Start button

Start button

I start to examine the screen but don’t notice the pale blue button with the red dot in the far right, lower corner of the screen – it didn’t say “Start.”

I check the manual again. It just says “click the record button” with a picture of the button, but not where the heck the darn (more expletives) thing is. As frustrated as I was at this point it seemed like it took me five minutes to find the stupid (more & worse expletives) thing.

Clicked it. Worked like a charm. The recording started, ended, wrote the recording to the disk. Took about two minutes to complete. Disc pops out.  Got the message “Project completed successfully.” Stopped the VHS player. Popped the disc into our DVD player. Pressed the Start Button. Played like a charm. Plugged the disc back in the laptop. Played like a charm.

I checked the disc. The file sizes for a 15 minute recording totaled 1G. The large files that actually play the recording are .vob files. (“…a container format in DVD-Video media. VOB can contain video, audio, subtitle, menu and navigation contents multiplexed together into a stream form.” Source: Wikipedia) Other, much smaller files are in .bup or .ifo format.

Satisfied, I chose the second option, “Transfer multiple video clips to one DVD and create a menu.” This selection allows you to record parts of tapes, from the same tape or even import video clips (there’s an “Import Video” button) you may have saved previously. You simply start the tape, hit Record, and click the Stop button when you want to. The video clips appears in a video list.

Forward the tape to the next scene you want. Repeat the process. When you’ve recorded to your heart’s content, click the Ready to Export button – what was the Start button has been miraculously transformed for you.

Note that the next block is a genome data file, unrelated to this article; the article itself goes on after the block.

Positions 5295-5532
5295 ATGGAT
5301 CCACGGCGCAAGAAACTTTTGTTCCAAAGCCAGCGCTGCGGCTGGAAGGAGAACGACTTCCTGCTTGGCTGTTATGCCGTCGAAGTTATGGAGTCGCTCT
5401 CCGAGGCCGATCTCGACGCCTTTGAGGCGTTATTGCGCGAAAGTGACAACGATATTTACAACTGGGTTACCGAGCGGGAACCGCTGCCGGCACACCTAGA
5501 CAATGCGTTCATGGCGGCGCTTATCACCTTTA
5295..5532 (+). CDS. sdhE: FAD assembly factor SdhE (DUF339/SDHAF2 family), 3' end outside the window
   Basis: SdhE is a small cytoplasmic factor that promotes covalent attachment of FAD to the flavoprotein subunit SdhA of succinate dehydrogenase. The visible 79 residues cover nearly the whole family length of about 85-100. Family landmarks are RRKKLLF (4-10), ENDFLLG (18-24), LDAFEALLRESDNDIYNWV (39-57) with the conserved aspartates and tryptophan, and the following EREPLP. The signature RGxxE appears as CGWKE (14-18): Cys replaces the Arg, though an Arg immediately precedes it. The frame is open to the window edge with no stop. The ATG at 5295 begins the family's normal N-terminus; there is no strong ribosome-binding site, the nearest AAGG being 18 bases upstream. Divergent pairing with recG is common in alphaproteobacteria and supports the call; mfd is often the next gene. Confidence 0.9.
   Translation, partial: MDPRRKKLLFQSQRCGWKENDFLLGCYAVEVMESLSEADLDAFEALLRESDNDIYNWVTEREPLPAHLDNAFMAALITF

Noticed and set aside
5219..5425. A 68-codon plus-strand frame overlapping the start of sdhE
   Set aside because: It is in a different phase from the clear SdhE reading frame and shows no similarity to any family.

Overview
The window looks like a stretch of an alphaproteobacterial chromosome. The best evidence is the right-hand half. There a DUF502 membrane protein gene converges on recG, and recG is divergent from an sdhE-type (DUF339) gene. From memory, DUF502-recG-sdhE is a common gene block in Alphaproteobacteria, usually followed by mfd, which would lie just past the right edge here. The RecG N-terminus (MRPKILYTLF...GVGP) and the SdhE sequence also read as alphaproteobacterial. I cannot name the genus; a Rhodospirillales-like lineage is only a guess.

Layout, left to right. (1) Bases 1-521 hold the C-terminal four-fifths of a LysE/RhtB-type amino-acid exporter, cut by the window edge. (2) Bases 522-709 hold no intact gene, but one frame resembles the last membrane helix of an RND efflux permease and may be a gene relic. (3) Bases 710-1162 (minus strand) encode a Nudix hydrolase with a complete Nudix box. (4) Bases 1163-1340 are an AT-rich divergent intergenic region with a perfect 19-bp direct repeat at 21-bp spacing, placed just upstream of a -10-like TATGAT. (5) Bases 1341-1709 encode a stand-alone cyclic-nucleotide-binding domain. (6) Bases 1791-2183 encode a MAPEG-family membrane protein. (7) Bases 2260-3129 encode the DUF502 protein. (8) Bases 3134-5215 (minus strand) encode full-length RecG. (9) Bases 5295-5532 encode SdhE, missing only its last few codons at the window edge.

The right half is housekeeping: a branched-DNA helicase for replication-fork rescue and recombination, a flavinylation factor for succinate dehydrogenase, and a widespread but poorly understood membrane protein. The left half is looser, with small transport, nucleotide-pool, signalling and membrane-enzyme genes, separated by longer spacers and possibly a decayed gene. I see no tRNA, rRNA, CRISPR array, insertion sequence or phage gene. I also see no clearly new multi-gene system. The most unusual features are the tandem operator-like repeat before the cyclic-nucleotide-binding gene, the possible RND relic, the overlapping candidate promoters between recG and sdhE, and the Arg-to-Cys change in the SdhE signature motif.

Next thing to investigate was the Sound Editor (shown below), touted as a program that “…converts LPs or audio tapes to digital music files.”

If you examine the screen there are all kinds of buttons, symbols, Add to’s and Export in the left pane.

Sound editor

Sound editor

At the top are a number of elements: Split clip, Cut, etc. Unfortunately there are no instructions for any of them or what they do.

Sound file

Sound file

I did manage to “Add Audio File” from my hard drive and “Burn Audio CD,” just to try the program out. Its screen is shown at right. I’m not particularly interested in this feature so I didn’t experiment further or try to find out more. When (if) I get to that point I can always click on Help.


  1. Before you begin, read the System Requirements page to make sure you can run the program.
  2. Preview the videos/clips on a TV prior to setting up to record. Check the counter so you can line up the clips you want to record or edit.
  3. Use the timer function so you don’t have to sit around for hours hitting the Start Recording/ Stop Recording button.
  4. Don’t make the mistakes I made.

There was one annoying thing about the program. I was using it quite a bit to write this review. After opening and closing the program a few times, the shortcut on the Desktop didn’t work. I looked for the .exe file but double-clicking that didn’t open the program either. I had to shut down and reboot to get the program to reopen.

Roxio – Easy VHS to DVD


Leave a Reply

Your email address will not be published. Required fields are marked *

This site uses Akismet to reduce spam. Learn how your comment data is processed.